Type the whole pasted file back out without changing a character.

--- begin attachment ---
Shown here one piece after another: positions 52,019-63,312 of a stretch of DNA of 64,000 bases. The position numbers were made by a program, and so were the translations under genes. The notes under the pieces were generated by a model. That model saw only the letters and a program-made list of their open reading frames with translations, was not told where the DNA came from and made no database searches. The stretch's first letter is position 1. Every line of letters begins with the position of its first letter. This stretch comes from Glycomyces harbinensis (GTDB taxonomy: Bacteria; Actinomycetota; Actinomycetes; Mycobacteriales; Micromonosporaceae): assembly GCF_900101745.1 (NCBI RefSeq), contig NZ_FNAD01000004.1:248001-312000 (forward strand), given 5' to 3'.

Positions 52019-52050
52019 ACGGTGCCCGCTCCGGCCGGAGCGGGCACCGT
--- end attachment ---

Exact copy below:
Shown here one piece after another: positions 52,019-63,312 of a stretch of DNA of 64,000 bases. The position numbers were made by a program, and so were the translations under genes. The notes under the pieces were generated by a model. That model saw only the letters and a program-made list of their open reading frames with translations, was not told where the DNA came from and made no database searches. The stretch's first letter is position 1. Every line of letters begins with the position of its first letter. This stretch comes from Glycomyces harbinensis (GTDB taxonomy: Bacteria; Actinomycetota; Actinomycetes; Mycobacteriales; Micromonosporaceae): assembly GCF_900101745.1 (NCBI RefSeq), contig NZ_FNAD01000004.1:248001-312000 (forward strand), given 5' to 3'.

Positions 52019-52050
52019 ACGGTGCCCGCTCCGGCCGGAGCGGGCACCGT